In the instant case it does not affirmatively appear that defendant's trial counsel was unaware of the principles enunciated in Aranda and Massie. Certainly, he should have been aware of these principles since the instant case commenced over two years after the decision in Aranda and almost one year after the decision in Massie. The contention that the exception applied in Charles is applicable because Graham was decided after the trial in the instant case is without merit. Graham, insofar as pertinent to this discussion, does not declare new principles but merely reiterates the principles laid down in Massie. We observe here that, as we shall later point out in this opinion, defendant's counsel as a matter of trial tactics appears to have preferred to have defendant jointly tried with Scott. This preference appears also to have been the choice of Scott's counsel. It is doubtful, therefore, that even if the court had determined to sever the case on its own motion that it would have obtained the consent of both defendants in order to avoid prejudice from the attachment of jeopardy.
We are not unmindful that, although prejudicial error may not be predicated upon a failure to make a timely objection to the consolidation of the trial, a reviewing court may nevertheless reverse a conviction where an unfairness so gross has occurred as to deprive the defendant of a fair trial or due process of law. (See People v. Burns, supra, 270 Cal.App.2d 238, 252, 75 Cal.Rptr. 688; People v. Chambers, 231 Cal.App.2d 23, 28, 41 Cal.Rptr. 551; People v. Sarazzawski, 27 Cal.2d 7, 11, 161 P.2d 934.) The determination whether such an unfairness has occurred depends upon an examination of the entire case. (See People v. Burns, supra; People v. Chambers, supra.) We shall make this determination after we consider the remaining assertions of error.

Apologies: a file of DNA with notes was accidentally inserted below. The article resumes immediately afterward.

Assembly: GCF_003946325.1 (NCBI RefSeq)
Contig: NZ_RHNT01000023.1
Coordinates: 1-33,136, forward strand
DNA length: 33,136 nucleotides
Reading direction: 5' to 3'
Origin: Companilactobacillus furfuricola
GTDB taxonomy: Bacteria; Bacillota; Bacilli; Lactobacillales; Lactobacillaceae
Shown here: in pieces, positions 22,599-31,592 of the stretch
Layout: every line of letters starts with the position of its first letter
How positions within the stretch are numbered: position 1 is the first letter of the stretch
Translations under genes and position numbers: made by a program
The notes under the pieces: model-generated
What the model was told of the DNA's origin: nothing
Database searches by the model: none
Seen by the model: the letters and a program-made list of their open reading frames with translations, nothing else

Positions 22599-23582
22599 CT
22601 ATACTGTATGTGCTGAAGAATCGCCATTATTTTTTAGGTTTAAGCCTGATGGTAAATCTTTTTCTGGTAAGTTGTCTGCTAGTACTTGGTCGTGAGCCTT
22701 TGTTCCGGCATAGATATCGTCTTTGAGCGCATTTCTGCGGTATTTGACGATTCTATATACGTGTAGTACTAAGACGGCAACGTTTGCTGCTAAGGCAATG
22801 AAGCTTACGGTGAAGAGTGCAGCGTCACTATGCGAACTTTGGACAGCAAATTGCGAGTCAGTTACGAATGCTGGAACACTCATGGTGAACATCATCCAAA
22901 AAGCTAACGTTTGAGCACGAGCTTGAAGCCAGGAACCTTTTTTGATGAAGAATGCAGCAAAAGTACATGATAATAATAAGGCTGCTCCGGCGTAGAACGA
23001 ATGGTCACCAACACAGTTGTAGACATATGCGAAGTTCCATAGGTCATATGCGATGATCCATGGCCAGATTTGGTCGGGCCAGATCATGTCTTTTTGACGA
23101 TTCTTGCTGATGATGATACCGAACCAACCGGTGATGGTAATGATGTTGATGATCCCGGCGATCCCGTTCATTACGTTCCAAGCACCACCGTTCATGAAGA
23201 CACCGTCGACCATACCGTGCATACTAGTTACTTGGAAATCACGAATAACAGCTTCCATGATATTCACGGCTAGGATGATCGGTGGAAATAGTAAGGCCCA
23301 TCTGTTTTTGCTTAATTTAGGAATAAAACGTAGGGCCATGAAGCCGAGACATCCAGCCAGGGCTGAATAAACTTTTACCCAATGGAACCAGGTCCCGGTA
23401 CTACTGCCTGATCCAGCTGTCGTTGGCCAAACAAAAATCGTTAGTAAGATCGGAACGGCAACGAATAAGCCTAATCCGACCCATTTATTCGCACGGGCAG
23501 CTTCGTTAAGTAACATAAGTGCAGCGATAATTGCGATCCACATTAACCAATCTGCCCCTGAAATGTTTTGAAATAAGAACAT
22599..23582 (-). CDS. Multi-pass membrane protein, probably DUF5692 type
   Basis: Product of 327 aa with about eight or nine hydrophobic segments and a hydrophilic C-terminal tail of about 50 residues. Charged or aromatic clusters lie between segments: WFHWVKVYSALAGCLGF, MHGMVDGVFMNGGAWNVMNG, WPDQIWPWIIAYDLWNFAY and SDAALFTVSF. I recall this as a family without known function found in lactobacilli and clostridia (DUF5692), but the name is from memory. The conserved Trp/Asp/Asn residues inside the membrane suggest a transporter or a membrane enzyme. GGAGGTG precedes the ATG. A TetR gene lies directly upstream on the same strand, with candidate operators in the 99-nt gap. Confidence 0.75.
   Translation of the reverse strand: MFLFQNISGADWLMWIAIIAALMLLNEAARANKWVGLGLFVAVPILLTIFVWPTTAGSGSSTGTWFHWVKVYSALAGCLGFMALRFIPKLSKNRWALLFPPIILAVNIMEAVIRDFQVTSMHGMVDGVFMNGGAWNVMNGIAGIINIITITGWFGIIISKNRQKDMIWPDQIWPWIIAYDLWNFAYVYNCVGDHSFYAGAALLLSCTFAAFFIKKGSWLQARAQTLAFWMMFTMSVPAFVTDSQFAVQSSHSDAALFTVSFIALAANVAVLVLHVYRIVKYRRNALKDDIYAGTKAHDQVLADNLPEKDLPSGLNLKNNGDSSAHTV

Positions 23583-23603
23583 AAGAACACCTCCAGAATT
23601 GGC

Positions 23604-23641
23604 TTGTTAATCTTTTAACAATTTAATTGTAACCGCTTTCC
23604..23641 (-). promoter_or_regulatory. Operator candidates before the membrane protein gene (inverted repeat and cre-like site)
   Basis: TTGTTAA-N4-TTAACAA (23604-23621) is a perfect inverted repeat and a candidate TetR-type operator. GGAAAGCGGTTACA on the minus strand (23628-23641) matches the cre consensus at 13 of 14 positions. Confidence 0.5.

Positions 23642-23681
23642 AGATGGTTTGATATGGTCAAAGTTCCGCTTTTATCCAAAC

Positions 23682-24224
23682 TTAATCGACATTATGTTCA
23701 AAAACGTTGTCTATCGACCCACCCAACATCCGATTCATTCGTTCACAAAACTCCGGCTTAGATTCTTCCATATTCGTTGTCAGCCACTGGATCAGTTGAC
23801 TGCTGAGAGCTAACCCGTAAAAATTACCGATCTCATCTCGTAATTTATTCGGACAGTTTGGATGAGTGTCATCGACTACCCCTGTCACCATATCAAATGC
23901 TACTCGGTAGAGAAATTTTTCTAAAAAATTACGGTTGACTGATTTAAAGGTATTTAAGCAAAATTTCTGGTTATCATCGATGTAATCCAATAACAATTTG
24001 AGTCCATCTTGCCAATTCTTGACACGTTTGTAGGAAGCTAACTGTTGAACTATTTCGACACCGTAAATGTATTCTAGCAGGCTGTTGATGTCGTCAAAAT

The Right of Confrontation
Defendant correctly asserts that the introduction of Scott's extrajudicial statements implicating defendant were violative of his constitutional right to confront witnesses against him. In Bruton v. United States, 391 U.S. 123, 127—128, 88 S.Ct. 1620, 20 L.Ed.2d 476, it was held that it is a denial of the right of cross-examination, guaranteed to a defendant in a criminal case by the confrontation clause of the Sixth Amendment, to admit at a joint trial an extrajudicial confession of a codefendant which implicates the defendant, despite instructions to the jury to disregard the confession as evidence against the nonconfessing defendant. We observe here that in the instant case no such limiting instruction was given or requested.